Friday, November 18, 2016

Israel Proves the Desalination Era Is Here

Israel's recently constructed Sorek Desalination Plant is the largest reverse-osmosis facility in the world. It has completely changed the scope of water availability in Israel, which recently underwent its worst drought in at least 900 years. A few years ago, in the midst of this drought, Israel was running out of water, yet now it has a surplus. National campaigns to conserve and reuse Israel's already strained water resources turned vice into virtue. Israel exists in the middle of a dry desert with an excess amount of water. This is largely due to Israel's investment in water desalination plants.

Desalination has largely been considered a last resort due to the difficulty of precluding microorganisms in seawater from spoiling the process of removing the salt particles from the water. But Israelis have managed to develop a chemical-free system using lava stone to capture the microorganisms before they're able to do any damage.

This is just one of many breakthroughs that have made desalination technology more efficient. Israel now gets 55 percent of its domestic water from desalination, and that has helped to turn one of the world’s driest countries into a bona fide water giant.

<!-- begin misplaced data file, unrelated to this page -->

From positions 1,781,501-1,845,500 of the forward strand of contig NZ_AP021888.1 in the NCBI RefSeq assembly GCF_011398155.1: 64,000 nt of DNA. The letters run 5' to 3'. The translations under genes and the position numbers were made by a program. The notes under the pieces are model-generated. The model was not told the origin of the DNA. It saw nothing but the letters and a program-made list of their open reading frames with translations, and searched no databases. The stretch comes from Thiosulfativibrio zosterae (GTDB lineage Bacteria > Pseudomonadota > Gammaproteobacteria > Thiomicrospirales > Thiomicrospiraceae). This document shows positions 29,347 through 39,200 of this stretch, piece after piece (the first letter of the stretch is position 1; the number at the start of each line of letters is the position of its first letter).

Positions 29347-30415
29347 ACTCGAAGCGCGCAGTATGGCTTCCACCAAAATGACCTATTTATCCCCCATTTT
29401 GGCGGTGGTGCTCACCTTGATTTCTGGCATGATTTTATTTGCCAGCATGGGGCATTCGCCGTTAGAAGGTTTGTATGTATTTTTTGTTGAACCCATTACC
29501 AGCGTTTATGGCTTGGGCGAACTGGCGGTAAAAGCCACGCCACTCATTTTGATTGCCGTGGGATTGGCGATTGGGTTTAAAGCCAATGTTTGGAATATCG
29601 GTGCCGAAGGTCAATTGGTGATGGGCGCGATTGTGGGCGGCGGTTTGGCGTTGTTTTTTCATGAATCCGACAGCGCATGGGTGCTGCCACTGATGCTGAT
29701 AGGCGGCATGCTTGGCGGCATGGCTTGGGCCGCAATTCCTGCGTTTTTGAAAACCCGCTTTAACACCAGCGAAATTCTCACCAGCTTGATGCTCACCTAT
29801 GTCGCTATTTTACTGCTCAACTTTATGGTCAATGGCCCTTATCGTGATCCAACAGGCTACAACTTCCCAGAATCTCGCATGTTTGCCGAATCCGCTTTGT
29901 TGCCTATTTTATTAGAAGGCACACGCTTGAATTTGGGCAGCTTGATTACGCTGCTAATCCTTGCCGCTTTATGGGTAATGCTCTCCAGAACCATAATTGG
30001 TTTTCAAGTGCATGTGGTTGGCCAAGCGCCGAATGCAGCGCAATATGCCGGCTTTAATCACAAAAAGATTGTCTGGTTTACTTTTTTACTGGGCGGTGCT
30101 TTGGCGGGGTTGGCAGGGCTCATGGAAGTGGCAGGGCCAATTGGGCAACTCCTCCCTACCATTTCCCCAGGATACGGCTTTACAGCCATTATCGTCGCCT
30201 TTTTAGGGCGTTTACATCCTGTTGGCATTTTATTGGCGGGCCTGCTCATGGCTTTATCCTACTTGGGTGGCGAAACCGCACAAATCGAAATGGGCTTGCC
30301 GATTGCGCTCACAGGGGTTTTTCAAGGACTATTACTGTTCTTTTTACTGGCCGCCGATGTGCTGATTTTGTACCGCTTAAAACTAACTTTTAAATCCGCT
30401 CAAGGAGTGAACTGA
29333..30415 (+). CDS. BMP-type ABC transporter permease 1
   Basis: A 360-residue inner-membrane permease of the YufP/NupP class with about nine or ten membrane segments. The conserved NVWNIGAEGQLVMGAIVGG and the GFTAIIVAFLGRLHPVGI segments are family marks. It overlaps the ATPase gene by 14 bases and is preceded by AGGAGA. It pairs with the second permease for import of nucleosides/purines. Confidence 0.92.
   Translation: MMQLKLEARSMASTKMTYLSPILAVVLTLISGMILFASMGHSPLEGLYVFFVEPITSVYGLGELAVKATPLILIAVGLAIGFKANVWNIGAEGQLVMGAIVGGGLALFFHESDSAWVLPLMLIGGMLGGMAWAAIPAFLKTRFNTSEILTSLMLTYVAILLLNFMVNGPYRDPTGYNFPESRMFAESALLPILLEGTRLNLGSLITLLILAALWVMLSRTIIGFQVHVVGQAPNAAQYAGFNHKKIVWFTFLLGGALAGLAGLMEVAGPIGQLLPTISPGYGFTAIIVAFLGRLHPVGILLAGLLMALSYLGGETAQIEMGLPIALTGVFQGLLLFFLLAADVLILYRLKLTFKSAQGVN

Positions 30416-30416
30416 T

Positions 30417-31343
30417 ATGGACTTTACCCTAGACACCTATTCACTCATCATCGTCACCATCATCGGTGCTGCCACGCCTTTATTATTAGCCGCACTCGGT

Being pushed to the brink of a severe water shortage has forced Israel to learn to squeeze more out of a drop of water than any other nation on the planet. Israeli research has not only pioneered new techniques in drip irrigation, water treatment, and desalination, but it has led Israelis to develop resilient well systems for African villages and biological digesters that can halve the water usage of most homes.

Israel believes its technologies can help its thirsty neighbors solve their water shortages as well, and hopefully, in the process, turn enemies into friends.

Source: Scientific American

Off to enjoy a dip in the ocean, till next time!


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